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Medicaid Tax Confusion Hits November Revenues

On first glance, New Hampshire’s November revenue numbers look terrible.

For the month, the state is $57 million dollars in the hole.

But NHPR’s Dan Gorenstein reports, there may be room for optimism.

You’d think, given November’s shortfall, Administrative Services Commissioner Linda Hodgdon would be alarmed.

But Hodgdon, the head of what is effectively the state’s finance office, is actually pretty bullish about last month’s report.

“We were pretty pleased with how revenues were looking. The business tax certainly being above plan, we are encouraged by that. They are up on a year-to-date basis $13 million dollars. So that’s a very good sign.”

But wrapped into Novembers numbers is something called the Medicaid Enhancement Tax, it’s a tax paid by hospitals.

“That’s definitely a real concern.”

Here’s why.

Up until this budget, the state essentially reimbursed hospitals the cost of what’s called the Medicaid Enhancement Tax.

When lawmakers put the budget to bed in June, they ended that practice, which cost hospitals $120 million dollars a year.

A coalition of hospitals is now suing the state over those changes.

In the meantime, the Medicaid Enhancement Tax bill has come due.

But now that the tax hits hospitals in their wallets, Hospital Association President Steve Ahnen says his members are being careful.

“Now it becomes extremely important how you calculate that tax, how you pay that tax; wanting to make certain that you pay the appropriate amount, not paying less, not paying more.”

That may sound simple, but here is where the story gets complicated.

The federal government and the state of New Hampshire are telling hospitals conflicting advice on how to calculate the tax. Ahnen says it’s all very confusing.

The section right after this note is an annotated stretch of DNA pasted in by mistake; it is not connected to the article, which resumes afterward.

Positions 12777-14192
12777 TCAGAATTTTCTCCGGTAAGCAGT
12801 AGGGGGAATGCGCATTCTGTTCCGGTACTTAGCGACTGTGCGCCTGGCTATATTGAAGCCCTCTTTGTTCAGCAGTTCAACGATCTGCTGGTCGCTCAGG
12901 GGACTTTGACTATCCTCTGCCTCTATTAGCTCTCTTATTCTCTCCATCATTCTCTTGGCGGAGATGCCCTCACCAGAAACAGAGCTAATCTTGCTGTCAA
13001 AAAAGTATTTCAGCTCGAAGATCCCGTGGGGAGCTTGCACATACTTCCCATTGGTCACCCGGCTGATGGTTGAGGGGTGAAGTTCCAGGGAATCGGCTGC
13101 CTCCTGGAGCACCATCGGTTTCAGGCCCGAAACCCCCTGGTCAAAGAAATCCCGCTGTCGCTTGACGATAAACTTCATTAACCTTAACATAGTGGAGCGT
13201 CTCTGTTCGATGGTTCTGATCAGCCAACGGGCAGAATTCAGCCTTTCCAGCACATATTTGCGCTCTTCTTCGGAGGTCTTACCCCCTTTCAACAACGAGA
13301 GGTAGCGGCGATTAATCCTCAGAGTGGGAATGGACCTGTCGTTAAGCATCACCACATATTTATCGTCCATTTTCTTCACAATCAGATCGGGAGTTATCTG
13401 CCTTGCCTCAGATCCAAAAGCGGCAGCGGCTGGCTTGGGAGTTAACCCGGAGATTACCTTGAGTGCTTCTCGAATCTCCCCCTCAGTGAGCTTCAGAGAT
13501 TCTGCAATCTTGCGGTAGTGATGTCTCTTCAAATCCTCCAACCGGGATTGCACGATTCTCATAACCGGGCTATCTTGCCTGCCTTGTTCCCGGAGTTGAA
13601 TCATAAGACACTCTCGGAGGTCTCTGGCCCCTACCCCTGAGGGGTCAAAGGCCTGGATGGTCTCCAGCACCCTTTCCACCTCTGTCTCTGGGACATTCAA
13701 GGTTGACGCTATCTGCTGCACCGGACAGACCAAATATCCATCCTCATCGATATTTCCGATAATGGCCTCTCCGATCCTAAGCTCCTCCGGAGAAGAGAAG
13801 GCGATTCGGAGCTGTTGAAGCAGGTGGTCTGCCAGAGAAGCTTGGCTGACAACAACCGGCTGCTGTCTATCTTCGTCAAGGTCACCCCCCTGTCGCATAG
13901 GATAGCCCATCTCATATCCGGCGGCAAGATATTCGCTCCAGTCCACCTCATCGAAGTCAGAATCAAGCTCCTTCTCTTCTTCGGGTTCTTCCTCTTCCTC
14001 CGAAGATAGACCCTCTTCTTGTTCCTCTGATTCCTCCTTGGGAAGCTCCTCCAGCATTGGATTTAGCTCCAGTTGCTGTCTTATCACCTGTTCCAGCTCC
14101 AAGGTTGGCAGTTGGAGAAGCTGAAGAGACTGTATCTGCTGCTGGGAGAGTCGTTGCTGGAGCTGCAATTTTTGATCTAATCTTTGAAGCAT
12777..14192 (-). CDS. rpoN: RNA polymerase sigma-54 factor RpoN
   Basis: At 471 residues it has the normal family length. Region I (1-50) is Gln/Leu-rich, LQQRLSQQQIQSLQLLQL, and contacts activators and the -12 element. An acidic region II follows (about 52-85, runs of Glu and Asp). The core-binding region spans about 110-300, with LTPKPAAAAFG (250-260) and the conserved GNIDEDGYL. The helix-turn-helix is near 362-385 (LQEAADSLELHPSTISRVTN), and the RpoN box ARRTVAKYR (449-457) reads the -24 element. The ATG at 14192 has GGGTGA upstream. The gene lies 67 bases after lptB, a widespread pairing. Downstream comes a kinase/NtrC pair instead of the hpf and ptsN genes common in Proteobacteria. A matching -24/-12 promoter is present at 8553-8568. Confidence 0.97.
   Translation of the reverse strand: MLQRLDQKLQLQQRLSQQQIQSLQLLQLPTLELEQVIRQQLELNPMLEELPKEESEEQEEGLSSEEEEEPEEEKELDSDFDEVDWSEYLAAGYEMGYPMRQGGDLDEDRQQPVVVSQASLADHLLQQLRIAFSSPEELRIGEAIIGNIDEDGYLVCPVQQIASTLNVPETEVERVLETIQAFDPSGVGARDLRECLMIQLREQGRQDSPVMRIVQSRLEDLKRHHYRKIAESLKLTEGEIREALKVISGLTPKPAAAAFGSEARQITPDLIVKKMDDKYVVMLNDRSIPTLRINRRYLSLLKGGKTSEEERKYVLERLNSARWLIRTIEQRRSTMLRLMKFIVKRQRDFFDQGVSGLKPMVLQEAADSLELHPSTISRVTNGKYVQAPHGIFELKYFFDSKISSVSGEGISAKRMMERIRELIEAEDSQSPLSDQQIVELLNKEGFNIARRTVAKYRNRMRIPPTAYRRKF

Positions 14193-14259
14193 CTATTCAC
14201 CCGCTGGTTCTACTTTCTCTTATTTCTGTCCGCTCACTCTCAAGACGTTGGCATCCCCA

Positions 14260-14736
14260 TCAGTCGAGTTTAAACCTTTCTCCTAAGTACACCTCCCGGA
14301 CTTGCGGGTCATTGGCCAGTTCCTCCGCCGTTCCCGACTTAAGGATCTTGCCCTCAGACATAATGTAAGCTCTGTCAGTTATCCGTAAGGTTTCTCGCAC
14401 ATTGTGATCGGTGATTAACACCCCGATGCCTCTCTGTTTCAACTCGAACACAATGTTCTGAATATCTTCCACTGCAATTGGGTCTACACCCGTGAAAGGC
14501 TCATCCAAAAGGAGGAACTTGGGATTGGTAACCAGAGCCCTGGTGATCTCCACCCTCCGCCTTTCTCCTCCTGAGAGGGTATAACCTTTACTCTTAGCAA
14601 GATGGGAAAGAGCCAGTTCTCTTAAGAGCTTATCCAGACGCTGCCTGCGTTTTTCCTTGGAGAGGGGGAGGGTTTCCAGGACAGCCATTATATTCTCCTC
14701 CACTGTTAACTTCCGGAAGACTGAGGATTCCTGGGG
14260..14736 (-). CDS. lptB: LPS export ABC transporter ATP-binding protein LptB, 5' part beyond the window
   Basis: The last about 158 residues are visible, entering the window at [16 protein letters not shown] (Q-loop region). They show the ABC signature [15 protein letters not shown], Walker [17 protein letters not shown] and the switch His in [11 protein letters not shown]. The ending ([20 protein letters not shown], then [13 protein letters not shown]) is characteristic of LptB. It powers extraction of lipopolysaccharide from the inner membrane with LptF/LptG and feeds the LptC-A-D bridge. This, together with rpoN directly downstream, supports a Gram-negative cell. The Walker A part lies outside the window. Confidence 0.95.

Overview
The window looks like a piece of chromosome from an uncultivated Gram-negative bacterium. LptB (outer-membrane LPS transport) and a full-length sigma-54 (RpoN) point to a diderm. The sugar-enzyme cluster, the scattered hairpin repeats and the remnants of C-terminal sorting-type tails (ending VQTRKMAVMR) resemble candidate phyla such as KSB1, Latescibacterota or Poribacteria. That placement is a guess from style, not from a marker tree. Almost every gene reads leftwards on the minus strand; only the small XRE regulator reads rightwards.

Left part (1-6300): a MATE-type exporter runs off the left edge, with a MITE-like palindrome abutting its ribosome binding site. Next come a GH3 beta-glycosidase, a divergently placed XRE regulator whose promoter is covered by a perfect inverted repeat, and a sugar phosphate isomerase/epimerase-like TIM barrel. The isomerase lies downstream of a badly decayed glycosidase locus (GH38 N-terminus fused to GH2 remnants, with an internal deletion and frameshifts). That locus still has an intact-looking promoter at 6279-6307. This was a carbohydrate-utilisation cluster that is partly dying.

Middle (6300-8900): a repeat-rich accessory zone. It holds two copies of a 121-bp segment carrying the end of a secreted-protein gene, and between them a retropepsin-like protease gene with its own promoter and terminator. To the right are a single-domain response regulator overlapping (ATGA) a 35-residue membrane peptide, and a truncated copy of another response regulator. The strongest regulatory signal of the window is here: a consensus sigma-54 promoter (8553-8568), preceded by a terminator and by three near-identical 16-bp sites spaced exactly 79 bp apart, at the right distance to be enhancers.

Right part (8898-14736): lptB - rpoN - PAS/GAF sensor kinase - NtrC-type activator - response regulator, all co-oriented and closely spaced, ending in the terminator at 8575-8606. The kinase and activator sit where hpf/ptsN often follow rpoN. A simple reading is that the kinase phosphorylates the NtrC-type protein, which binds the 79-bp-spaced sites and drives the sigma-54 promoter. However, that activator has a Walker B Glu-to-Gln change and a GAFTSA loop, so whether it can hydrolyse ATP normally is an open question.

“Hospitals have been put in an awful position having to make this choice. But that’s the dilemma we are in. Do you file one way or the other based on federal guidance?”

Right now, the federal Centers for Medicare and Medicaid Services and state officials are trying to get to the bottom of the issue.

But until that’s resolved, here’s the situation- the state is $50 million in the hole because hospitals haven’t paid as much as budget writers anticipated.

Senate Finance Chair Chuck Morse says that’s a big number.

He says when lawmakers were building the budget they were told hospitals would pay $97 million dollars.

Instead, they’ve only sent in about $47.

“We don’t speculate, we don’t over-estimate. And we don’t under-estimate. We try to do it as close to exact as we can do. And that’s exactly what we did. So coming up with a percentage of half, that’s unheard of. We in the Senate want to know why.”

To answer that, Senators have scheduled a meeting with state officials for Thursday. At the same time, conversations between Concord and Washington will continue.

Commissioner Hodgdon says there’s a chance before this is all over, the state could see some new money from the hospitals come in and wipe out most of the shortfall that’s here today.

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